Sodium and Kidney Disease

Oct
06

Sodium and Kidney Disease

Hi there! My name is Isabella Tsue and I am one of the Healthy Mission Dietitian’s mentees participating in a Registered Dietitian Mentorship Program organized by the University of Northern Florida. Throughout this mentorship, I have learned about the role of a dietitian and the Asian community and nutrition. Edith Yang, RD, CSR, CLT, FAND, the owner of Healthy Mission Dietitian, has also been guiding me in creating more resources for the Asian Community and those that enjoy Asian foods. 

Both Edith and I identify as Asian-American and we both noticed that the healthcare system in the United States lacks nutrition resources for the Asian-American and Pacific Islander (AAPI) community. I hope that this article and the downloadable PDFs below are helpful!

Salt inside a glass jar

Finding low-sodium Asian condiments can be difficult, especially when one wants to preserve the authenticity of the dish while being mindful of their sodium intake to maintain their chronic conditions such as chronic kidney disease (CKD) and heart disease. This article focuses on sodium and its role in kidney and heart disease.

Sodium’s Role in the Body

Sodium is a mineral that has an important role in helping to maintain blood pressure and volume of blood. It also helps nerves signal and participates in muscle contraction. Aside from those important roles sodium does, too much sodium can cause an increase in blood pressure and put you at risk for heart disease and kidney disease, which are conditions prevalent in the AAPI community. 

Three elder people sitting on chairs while waiting

How Sodium Intake Affects People with Chronic Kidney Disease (CKD)

People with CKD may experience high blood pressure because of their sodium retention and fluid build-up. Having a decrease in kidney function means it is harder for the kidneys to get rid of extra sodium and fluids.  Fluid and sodium accumulation is linked to not only high blood pressure but also hypertension. High blood pressure can cause you to have swelling and difficulty breathing and if left uncontrolled, can damage your kidneys and other organs. 

The good news is there is a way to help control blood pressure by minimizing salt intake. Sodium recommendations are personalized but in general, it is recommended to limit to less than 2300 mg per day

The RDA recommendation of limiting sodium less than 2300 milligrams per day which is equal to 1 teaspoon of salt

CKD can be accelerated by a high salt intake that leads to chronic high blood pressure so be careful with how much salt you are intaking! Try to use herbs, seasonings, spices, and low-sodium sauces when cooking.

How Sodium Affects the Heart

A doctor performing a blood pressure test on a male patient


Sodium increases blood pressure, which increases the risk for CKD but also affects the heart and blood vessels. 

There is a correlation between higher sodium intake and risks for stroke and cardiovascular disease (CVD or heart disease). High blood pressure can cause injury to your blood vessels and cause plaque to build up. Excessive sodium intake can lead to other heart conditions such as left ventricular hypertrophy (the main chamber thickens) and fibrosis (scar tissue on the heart).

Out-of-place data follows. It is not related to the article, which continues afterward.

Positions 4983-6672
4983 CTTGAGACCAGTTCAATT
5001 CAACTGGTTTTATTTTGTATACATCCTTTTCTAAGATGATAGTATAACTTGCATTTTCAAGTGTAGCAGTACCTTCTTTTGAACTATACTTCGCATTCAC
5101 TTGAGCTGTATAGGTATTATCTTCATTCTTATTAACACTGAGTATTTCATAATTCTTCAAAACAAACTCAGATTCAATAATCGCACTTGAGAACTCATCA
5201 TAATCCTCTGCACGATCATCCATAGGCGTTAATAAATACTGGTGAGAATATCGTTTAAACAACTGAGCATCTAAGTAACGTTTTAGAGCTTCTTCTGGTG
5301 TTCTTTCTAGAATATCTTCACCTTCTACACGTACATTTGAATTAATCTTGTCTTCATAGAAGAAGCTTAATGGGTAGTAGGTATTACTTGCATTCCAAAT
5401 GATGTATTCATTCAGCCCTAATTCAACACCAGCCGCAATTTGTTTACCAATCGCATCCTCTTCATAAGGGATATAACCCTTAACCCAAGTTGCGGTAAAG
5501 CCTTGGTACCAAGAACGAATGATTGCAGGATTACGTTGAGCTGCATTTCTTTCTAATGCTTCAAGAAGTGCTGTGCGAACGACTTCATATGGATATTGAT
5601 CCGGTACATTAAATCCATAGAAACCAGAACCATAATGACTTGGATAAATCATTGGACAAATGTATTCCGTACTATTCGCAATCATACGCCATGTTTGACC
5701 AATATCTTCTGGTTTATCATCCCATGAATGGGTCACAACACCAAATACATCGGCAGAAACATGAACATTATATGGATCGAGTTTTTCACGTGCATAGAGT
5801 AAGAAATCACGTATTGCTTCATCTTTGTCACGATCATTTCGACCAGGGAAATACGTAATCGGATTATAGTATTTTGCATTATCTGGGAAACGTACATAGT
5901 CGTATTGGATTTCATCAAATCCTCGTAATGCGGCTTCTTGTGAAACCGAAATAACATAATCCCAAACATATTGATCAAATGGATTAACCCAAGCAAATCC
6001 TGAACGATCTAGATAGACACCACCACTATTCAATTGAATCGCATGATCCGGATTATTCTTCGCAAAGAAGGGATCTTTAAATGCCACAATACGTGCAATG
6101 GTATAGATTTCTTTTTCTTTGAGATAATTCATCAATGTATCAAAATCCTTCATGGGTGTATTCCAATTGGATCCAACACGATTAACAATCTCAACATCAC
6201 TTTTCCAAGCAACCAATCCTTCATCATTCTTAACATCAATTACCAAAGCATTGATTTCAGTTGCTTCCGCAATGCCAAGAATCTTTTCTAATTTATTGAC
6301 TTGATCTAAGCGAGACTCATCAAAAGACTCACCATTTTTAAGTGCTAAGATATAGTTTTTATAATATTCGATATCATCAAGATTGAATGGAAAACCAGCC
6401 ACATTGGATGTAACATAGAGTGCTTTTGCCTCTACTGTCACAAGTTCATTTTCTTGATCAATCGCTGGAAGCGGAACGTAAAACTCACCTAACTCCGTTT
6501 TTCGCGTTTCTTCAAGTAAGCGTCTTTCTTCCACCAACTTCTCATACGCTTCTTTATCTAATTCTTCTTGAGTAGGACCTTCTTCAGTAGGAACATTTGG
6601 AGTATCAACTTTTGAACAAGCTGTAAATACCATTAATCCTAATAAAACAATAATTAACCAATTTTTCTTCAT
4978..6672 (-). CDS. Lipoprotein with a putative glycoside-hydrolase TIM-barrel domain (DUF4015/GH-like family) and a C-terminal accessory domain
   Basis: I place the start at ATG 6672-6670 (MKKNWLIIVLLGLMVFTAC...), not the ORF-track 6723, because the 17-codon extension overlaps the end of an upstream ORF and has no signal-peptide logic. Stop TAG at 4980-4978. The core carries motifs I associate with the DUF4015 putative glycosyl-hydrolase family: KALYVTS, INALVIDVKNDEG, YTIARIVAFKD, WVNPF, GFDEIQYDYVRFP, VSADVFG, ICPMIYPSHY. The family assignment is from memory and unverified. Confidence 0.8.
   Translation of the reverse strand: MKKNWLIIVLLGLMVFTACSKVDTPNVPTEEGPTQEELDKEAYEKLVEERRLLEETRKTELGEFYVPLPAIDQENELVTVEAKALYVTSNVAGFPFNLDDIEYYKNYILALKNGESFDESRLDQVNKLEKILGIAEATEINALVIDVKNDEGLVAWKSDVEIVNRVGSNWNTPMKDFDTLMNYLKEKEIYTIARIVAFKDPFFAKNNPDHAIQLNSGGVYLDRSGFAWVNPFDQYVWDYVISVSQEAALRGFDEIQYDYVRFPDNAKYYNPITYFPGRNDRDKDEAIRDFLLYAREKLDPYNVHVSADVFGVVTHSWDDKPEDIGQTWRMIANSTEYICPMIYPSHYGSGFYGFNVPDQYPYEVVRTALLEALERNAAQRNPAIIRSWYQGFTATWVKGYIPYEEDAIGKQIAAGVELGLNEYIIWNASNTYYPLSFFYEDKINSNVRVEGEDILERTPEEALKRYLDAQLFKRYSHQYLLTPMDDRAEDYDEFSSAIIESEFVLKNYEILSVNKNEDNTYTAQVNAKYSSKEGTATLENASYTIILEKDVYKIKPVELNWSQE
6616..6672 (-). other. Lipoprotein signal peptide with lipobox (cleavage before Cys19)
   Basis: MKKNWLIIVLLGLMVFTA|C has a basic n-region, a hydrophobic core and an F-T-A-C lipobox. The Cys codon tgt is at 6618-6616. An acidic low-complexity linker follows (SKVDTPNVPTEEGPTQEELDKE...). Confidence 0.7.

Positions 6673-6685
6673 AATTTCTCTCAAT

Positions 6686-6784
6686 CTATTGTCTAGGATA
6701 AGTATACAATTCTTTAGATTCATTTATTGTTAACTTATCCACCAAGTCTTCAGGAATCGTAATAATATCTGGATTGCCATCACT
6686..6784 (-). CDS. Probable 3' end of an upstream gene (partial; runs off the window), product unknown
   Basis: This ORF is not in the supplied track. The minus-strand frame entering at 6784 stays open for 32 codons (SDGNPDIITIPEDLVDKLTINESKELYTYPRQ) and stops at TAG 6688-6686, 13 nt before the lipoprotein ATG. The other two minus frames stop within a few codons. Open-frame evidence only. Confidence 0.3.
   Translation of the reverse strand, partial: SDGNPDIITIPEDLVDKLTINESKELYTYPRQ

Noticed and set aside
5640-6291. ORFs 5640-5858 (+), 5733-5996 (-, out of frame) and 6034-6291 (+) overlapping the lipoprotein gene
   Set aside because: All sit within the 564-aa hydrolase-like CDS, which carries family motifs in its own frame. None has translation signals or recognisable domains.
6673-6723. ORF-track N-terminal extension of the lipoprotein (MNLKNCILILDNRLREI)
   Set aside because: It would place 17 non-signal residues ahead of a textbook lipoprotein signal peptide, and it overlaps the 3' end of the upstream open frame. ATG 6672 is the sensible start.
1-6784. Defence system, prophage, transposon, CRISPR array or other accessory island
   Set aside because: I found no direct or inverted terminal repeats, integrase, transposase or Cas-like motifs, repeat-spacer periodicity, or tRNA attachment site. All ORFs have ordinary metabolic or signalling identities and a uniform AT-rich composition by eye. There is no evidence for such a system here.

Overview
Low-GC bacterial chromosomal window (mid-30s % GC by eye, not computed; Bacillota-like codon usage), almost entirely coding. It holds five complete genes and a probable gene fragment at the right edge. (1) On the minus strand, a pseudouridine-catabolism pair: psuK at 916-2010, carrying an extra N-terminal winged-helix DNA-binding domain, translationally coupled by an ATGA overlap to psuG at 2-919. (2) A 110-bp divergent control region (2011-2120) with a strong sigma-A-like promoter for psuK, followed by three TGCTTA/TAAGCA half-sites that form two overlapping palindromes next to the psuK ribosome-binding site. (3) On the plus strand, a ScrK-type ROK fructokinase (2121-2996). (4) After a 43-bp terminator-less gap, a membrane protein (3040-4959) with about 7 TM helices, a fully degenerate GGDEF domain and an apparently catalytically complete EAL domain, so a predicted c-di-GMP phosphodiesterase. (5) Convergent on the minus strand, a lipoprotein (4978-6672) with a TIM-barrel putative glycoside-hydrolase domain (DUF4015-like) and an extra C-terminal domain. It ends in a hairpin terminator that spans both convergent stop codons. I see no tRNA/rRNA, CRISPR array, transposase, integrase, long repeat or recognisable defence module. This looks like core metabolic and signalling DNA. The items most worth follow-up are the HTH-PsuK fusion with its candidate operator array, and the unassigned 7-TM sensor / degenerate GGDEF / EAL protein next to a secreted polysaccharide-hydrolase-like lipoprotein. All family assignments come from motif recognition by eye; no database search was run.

Sodium, CKD, Heart Disease and the Asian Community

CKD and heart disease are prevalent in the AAPI community. This may primarily be due to the use of high sodium seasonings/flavorings that are used in many traditional Asians. Our goal is to empower and educate the AAPI community and those that enjoy Asian cuisine that excessive sodium intake may impact their health. 

I hope to learn more about issues impacting the AAPI community and investigate them with various lenses. I am interested in learning more about the food industry and investigating foods that contribute to the high sodium intake of my community. 

Low Sodium Alternatives

A small blue plate with soy sauce and sesame seeds and a bigger blue plate with vegetable dumplings

I created some handouts for some low-sodium alternatives that you can use when cooking your favorite Asian dishes. 

These handouts will be useful to refer to when it comes to adding flavor to your dishes. You will find soy sauce alternatives and soy sauces that are lower in sodium, and a handout comparing regular soy sauce to the suggested soy sauces/alternatives. Handouts highlighting low-sodium chili/spicy sauces are also included. Please feel welcome to share these with your friends and family!

Click here to be taken to my folder of downloadable PDFs

Sources

  1. Appel, L.J., MD. et. al. The Importance of Population-Wide Sodium Reduction as a Means to Prevent Cardiovascular Disease and Stroke. American Heart Association Journals. 2011, 123, 1138-1143. https://www.ahajournals.org/doi/full/10.1161/CIR.0b013e31820d0793. Accessed Feb. 1, 2022
  2. Borrelli, S. et. al. Sodium Intake and Chronic Kidney Disease. Int J Mol Sci. 2020, 21, 4744.  https://www.ncbi.nlm.nih.gov/pmc/articles/PMC7369961/. Accessed Feb. 1, 2022
  3. Smyth, A. et. al. Sodium intake and renal outcomes: a systematic review. Am J Hypertens. 2014, 27, 1277-84. https://pubmed.ncbi.nlm.nih.gov/24510182/. Accessed Feb. 1, 2022
  4. https://www.davita.com/diet-nutrition/articles/basics/sodium-and-chronic-kidney-disease. Accessed Feb. 1, 2022

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